Senator Manuel Cota Jimenez, president of the Committee on Agriculture and Livestock, received a delegation of German members of the Committee on Agriculture and Food, which was headed by Deputy Alois Gerig.
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Senator Manuel Cota Jimenez was telling them that Mexico was a gateway to a potential market of more than one billion consumers, and that the country wanted to improve its foreign trade of bananas, meat, sugar, agave syrup, canned tuna, orange juice, honey, alcohol, ethyl, asparagus, flowers and lemon, among other products.
"Mexico's strategy is and should be to seek the maximum degree of openness, in order to increase our exports. That's why we reiterate our interest to advance the negotiations with Europe and especially with Germany, to open our market and achieve positioning our agricultural and livestock products, as that will result in more income and employment for the whole rural sector."
Germany is the largest trading partner Mexico has in the European Union. The European Union is Mexico's third largest trading partner and its second largest source of foreign direct investment.
Just last year, trade between them amounted to 57,353 million dollars.
The Mexican products that have positioned themselves in the European market are mainly coffee, beer, tequila, honey, orange juice, shellfish, tuna steaks, chickpeas, lemon, and avocado, among others.
"Our country has made progress in the productivity and competitiveness of various export products, such as beef and sugar, so we will seek to further open the European market," he added.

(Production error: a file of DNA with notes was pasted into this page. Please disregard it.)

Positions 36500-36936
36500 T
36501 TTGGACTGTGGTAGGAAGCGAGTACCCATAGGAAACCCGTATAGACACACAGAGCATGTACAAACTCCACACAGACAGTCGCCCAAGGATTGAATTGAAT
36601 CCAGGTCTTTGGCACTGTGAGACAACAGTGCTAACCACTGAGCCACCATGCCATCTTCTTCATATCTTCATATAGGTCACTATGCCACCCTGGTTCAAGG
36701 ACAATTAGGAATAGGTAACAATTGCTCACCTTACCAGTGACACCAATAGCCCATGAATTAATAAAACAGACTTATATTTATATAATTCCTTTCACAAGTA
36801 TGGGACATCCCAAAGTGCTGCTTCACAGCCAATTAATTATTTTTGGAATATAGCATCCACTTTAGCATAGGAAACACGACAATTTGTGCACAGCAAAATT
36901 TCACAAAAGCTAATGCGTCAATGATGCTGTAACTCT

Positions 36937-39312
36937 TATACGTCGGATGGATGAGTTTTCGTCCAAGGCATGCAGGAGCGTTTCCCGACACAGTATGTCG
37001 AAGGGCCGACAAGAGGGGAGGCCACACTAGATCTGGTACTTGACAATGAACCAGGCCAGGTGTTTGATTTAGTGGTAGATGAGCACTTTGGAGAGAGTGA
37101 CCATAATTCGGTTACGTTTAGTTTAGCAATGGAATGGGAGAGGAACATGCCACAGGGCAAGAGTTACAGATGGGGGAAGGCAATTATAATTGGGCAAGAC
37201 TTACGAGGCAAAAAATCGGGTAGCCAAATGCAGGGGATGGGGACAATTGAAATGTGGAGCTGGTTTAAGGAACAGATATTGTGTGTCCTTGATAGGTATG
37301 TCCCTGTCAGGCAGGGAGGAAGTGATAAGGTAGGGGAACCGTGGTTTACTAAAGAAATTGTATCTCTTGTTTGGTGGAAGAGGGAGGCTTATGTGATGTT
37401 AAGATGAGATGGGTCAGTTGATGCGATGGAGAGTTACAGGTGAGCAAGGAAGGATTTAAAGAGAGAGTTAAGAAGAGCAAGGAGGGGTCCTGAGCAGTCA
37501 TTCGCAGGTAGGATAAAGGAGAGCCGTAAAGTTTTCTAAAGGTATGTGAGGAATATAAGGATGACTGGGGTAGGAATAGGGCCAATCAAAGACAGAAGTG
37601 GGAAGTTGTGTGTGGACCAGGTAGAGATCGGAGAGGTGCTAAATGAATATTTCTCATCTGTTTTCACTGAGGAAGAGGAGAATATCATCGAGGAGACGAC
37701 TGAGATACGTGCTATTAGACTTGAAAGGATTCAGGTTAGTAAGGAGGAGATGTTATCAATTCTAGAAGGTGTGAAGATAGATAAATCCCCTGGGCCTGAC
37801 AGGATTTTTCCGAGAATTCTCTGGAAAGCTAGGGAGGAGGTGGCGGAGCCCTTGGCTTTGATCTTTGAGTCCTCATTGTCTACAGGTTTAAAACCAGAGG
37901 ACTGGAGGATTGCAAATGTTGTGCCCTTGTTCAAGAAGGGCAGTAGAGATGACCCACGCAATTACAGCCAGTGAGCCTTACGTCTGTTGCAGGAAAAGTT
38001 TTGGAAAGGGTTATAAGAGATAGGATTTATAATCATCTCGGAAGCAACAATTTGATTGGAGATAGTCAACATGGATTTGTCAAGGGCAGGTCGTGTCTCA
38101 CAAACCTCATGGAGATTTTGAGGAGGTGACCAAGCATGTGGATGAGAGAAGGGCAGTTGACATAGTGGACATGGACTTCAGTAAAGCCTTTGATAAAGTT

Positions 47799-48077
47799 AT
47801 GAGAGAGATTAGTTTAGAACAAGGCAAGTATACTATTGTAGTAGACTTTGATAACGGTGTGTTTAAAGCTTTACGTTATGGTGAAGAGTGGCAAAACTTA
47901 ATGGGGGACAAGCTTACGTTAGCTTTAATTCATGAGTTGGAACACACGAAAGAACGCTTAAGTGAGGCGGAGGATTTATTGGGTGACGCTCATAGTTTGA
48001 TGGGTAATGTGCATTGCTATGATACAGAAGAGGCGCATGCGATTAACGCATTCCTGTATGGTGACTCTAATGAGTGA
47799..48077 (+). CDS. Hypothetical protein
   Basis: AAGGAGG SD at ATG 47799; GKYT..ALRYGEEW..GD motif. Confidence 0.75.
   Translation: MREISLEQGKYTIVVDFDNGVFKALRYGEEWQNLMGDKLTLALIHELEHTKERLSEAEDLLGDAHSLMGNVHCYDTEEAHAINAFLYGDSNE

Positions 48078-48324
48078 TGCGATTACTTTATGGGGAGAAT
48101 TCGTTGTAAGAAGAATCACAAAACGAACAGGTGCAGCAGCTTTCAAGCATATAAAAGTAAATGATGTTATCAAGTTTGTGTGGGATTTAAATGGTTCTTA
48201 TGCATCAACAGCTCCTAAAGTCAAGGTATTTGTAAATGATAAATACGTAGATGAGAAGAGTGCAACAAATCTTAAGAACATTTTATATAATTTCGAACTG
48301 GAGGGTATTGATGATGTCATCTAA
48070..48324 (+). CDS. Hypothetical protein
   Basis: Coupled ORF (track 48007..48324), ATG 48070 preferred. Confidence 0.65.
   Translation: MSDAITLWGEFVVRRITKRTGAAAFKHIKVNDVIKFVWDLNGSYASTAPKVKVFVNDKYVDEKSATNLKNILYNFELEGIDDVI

The economic relationship between Mexico and Germany is dynamic in the food sector.
Flour, semolina, beans, and potatoes Pellet worth 2.6 million dollars account for 88 percent of the purchases Mexico made from the European Union in 2014.
Alois Gerig, head of the German delegation said the free trade agreement between Mexico and the European Union would be strengthened and modernized soon. He recognized the significant role played by the Mexican agricultural sector, from which they purchased products like honey, citrus, tequila, starch, and coffee.
The goal of trading with Mexico, he said, is that everyone involved in it wins. The German MPs expressed their interest in exchanging knowledge regarding small-scale agriculture and bringing new ways of producing food to Mexico. Such an exchange could take place in the formation and operation of cooperatives and machinery.
"It is important that Mexico increasingly supports small farmers more and more. This is important. We also have support systems for structural change in Germany. That way small producers have opportunities to remain economically viable," they stated.
The meeting was attended by senators and deputies of various commissions, Julio Cordoba, representative of Sagarpa; Rodrigo Moreno Gonzalez, from COPARMEX; Jorge Gage, head of the CNC Business Unit, and the presidents of several industries. ■